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Getting Down to It

There are several things you can do to pay off your credit cards. Let’s get into it.

Ask for Lower Interest Rates

Anyone can try this regardless of credit score and everyone reading this should do it. Call each of your credit card issuers and simply ask them to lower your interest rate. Explain that you are really trying to tackle your debt and you can do it more quickly if they will agree to this simple request. If you’ve never missed a payment or you’ve been a loyal customer for many years, say so, you’re trying to sell yourself here.

You can also use the fact that there are so many credit cards out there. Tell the customer service rep that if they won’t agree to lower your interest rate that you’re going to get a balance transfer card (more on this coming up) from a new credit card company.

If you get a “No,” wait a few days and try again. Those call centers employ thousands of people so the odds that you’ll speak to the same person twice, or that they would remember you if you did, are astronomical.

Any concession you can get will help you pay off your credit card debt faster.

Get a Debt Consolidation Loan

If you have a good credit score, this is the best way to pay off your credit card debt. You take out a personal loan from a peer-to-peer lender like Prosper or a more traditional lender like Credible and use it to pay off your high-interest credit cards.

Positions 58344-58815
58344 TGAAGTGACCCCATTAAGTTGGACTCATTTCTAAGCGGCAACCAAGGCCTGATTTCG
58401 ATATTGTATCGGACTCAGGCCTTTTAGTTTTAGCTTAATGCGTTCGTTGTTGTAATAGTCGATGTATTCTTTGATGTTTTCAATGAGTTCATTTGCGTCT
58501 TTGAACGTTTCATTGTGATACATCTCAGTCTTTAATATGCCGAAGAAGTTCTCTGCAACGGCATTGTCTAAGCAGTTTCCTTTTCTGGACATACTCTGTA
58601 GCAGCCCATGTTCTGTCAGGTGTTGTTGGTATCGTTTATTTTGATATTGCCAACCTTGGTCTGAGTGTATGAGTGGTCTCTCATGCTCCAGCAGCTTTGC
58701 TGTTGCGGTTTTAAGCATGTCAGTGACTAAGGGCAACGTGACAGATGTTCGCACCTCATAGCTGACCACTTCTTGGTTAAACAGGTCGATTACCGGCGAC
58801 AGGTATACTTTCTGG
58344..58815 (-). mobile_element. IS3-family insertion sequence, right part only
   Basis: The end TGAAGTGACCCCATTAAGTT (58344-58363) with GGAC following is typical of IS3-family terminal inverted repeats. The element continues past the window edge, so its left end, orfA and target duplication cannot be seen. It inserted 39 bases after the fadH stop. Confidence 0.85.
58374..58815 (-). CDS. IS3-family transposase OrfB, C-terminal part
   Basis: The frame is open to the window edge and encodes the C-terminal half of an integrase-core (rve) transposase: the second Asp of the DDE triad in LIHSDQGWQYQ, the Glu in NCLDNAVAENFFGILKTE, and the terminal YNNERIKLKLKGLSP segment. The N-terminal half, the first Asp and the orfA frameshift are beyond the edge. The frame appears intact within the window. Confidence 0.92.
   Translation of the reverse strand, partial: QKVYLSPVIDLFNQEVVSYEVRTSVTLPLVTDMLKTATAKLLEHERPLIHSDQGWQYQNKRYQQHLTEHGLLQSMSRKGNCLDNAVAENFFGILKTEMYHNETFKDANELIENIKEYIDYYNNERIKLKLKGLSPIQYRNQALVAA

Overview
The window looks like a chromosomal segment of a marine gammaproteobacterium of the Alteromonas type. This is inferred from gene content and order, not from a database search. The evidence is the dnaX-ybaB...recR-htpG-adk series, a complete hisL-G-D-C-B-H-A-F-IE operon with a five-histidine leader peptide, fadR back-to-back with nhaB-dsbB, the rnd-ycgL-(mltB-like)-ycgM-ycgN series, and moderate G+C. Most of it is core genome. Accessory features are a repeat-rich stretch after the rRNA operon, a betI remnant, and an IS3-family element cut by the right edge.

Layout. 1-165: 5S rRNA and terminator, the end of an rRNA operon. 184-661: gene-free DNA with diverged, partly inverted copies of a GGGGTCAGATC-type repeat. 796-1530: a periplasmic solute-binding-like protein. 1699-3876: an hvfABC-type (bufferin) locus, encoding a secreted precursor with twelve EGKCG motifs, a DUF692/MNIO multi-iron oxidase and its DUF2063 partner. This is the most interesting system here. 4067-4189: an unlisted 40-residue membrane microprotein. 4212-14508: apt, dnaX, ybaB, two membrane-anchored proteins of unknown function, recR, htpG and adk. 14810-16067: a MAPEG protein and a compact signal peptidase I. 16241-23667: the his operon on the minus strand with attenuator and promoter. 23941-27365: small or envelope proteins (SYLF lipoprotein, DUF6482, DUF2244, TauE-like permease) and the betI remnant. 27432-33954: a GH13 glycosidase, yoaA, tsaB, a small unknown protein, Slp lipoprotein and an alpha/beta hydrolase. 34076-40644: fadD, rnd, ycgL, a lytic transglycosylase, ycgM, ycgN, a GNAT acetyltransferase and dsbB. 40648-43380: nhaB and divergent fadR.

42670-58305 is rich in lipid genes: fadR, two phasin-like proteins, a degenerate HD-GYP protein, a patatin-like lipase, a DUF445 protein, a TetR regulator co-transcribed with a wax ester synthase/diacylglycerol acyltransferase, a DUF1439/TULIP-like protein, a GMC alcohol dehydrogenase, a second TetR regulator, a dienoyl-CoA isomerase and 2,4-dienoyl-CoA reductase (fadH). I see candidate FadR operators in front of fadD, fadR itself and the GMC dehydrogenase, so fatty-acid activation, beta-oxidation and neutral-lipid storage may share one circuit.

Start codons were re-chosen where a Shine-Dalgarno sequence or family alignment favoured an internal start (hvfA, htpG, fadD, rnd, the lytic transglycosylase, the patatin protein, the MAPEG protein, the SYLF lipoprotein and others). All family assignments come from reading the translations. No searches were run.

Yes, you still have debt, but again, depending on your credit score, the loan is at a lower rate of interest than you were paying on the cards. Both Prosper and Earnest allow you to answer a few questions and see your loan offer including the interest rate in about two minutes and with no impact to your credit score.

A debt consolidation loan is ideal for those who have a good credit score and several thousands of dollars in credit card debt. Depending on the amount of the loan you’re offered, you may be able to pay off all of your credit card balances. A debt consolidation loan also simplifies your life. Rather than having to keep track of multiple due dates across multiple credit card accounts, you’ll have a single monthly payment to keep track of.

Get a Balance Transfer Card

This one too is for those with good credit. Balance transfer credit cards are credit cards with an introductory 0% APR period. The period usually ranges from 6-24 months, although 24 month cards are hard to find. You can look on Credit Karma for a list of current balance transfer offers including all the terms and conditions.

Be sure to look for things like a balance transfer fee and annual fee. A balance transfer fee is not necessarily a bad thing; it’s usually 3% of the balance you’re transferring or $5, so not a lot of money but an annual fee could be $100 or more. It’s usually waived for the first year but not always.

Apply for the card, get approved and the new card will take care of transferring the balance or balances from your old high-interest credit cards to the new card. During the 0% period, every payment you make goes toward paying down the principal because the balance is not accruing interest charges.

For this to work, you must buckle down and pay off the entire balance before the introductory period ends. If you don’t, the remaining balance will be subject to the new APR which could be higher than what you’re currently paying on your credit card. And do not charge any new purchases to the card!

Debt Snowball and Debt Stacking